What is this religious fascination with head gear?  Every religion’s got a different fucking hat.  Did you ever notice that?  The Hindus have a turban, the sheiks have a tall white turban, the Jews have a yarmulke, Muslims have the keffiyah, the Bishop has a pointy hat one day and a round hat on another day, Cardinal has a red hate, Pope has a white hat, everybody’s got a fucking hat!  One group takes them off, another group puts them on.  Personally I would not want to be a member of any group where you either have to wear a hat or you can’t wear a hat.  I think all religions should have one rule, and one rule only: hat’s optional!

You ever notice that?  Any time you see two groups of people who really hate each other chances are good they’re wearing different kinds of hats.  Keep an eye on that, it might be important. 

Bronson (Who’s Mad Now?)

You can keep
Your peasant wages
Your false idols
Your dogs on the bridges

 I’ve already been to jail
And I’m not afraid of hell
Money don’t mean nothing to me
I sleep without it quite well

 Who’s mad now?

I don’t need your morals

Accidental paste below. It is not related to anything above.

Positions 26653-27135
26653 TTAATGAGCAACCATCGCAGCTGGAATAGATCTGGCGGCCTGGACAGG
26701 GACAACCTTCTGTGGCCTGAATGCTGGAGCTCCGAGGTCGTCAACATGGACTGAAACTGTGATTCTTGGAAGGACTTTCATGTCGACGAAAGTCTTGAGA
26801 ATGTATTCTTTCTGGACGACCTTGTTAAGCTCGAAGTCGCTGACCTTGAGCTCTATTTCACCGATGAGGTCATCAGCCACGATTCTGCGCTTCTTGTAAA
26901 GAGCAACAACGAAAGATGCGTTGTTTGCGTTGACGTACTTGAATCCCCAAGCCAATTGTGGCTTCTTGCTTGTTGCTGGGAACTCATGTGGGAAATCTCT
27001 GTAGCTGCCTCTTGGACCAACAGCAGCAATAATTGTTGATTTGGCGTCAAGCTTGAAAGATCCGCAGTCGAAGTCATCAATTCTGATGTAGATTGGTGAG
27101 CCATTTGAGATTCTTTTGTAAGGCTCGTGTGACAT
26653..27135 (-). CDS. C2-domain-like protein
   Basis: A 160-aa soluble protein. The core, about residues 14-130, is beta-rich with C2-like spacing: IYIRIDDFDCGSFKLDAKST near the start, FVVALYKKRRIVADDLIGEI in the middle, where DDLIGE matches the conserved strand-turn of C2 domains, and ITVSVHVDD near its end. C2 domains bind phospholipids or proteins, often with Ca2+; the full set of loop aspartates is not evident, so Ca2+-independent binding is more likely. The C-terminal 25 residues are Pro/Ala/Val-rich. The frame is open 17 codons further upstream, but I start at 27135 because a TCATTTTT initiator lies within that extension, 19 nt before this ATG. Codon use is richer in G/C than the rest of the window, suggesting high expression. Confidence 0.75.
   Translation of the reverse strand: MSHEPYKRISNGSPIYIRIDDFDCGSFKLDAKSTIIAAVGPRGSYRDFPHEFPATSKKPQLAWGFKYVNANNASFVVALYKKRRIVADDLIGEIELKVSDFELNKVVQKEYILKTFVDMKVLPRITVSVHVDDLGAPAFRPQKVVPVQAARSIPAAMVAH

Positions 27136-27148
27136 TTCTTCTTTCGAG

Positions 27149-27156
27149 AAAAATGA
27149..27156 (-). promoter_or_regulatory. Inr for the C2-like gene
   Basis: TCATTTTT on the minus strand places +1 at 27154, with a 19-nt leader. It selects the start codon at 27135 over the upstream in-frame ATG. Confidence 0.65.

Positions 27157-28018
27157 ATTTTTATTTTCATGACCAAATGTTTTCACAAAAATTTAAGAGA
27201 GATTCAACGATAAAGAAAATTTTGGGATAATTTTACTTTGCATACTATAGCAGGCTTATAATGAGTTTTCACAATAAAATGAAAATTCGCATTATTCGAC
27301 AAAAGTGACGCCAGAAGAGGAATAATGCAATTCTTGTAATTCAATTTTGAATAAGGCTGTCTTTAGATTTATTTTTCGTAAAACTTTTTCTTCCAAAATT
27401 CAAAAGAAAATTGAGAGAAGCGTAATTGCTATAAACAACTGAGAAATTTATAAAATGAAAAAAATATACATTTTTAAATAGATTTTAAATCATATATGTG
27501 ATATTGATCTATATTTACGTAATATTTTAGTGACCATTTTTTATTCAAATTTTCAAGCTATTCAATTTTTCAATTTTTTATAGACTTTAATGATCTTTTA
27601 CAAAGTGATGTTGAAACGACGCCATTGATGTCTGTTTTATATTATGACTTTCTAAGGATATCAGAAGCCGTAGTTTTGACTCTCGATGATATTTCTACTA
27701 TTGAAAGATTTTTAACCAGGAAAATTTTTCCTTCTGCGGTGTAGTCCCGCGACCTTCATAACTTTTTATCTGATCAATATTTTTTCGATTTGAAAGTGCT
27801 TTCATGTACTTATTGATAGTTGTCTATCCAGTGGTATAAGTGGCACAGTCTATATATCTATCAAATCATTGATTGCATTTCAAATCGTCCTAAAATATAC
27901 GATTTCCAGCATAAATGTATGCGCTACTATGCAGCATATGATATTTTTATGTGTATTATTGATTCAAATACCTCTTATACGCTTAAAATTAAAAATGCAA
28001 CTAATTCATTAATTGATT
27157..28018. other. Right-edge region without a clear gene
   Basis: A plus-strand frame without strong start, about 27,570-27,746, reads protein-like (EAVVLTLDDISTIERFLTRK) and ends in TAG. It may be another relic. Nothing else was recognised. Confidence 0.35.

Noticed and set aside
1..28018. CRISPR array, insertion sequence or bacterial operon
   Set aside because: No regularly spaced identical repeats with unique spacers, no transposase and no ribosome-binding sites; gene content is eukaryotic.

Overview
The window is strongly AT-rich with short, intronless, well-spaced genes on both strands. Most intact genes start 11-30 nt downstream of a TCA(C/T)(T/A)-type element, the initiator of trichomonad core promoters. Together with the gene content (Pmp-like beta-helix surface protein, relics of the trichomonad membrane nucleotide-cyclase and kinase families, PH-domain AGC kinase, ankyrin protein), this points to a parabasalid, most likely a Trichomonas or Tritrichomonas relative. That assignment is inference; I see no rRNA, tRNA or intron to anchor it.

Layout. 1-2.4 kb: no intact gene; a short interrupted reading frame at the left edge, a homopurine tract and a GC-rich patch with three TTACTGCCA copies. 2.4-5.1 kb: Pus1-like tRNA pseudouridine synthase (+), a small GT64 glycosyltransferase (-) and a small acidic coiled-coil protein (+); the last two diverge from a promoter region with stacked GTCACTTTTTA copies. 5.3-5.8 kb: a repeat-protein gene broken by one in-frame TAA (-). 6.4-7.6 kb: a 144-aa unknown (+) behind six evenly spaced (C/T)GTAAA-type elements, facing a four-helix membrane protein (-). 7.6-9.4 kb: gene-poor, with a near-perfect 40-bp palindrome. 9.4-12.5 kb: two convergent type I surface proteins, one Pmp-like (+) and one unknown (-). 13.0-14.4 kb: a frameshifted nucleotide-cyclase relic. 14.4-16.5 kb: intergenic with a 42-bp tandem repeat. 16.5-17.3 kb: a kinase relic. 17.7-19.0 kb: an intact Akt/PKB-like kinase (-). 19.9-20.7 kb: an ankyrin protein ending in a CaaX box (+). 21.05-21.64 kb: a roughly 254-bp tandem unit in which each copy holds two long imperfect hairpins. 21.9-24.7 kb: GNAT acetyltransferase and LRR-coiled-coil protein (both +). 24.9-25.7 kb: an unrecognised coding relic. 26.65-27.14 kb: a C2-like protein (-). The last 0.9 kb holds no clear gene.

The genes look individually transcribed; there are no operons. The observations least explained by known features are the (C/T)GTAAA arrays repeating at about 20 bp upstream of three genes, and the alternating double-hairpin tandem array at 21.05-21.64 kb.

And I don’t need you laws now
They’re just another way
To keep the poor down

 I’ve already been to jail
And I’m not afraid of hell
Money don’t mean nothing to me
I sleep without it quite well

 Who’s mad now?

Gonna carve myself in marble
Describe myself in verse
I’ll be here long after
You have done your worst

Who’s mad now?

When we were kids and first discovering the wonders of booze, we used to talk about how something was a good pool shooting song.  I don’t know exactly what we were on about.  We never shot that much pool.  Nor did this description necessarily mean that something was a good song in the sense that a critic would say something is good.  I think that we meant it had a certain swagger and  a good Friday night attitude to it.  It meant something was a good song for drinking beer, smoking cigarettes, and possibly getting into a scuffle.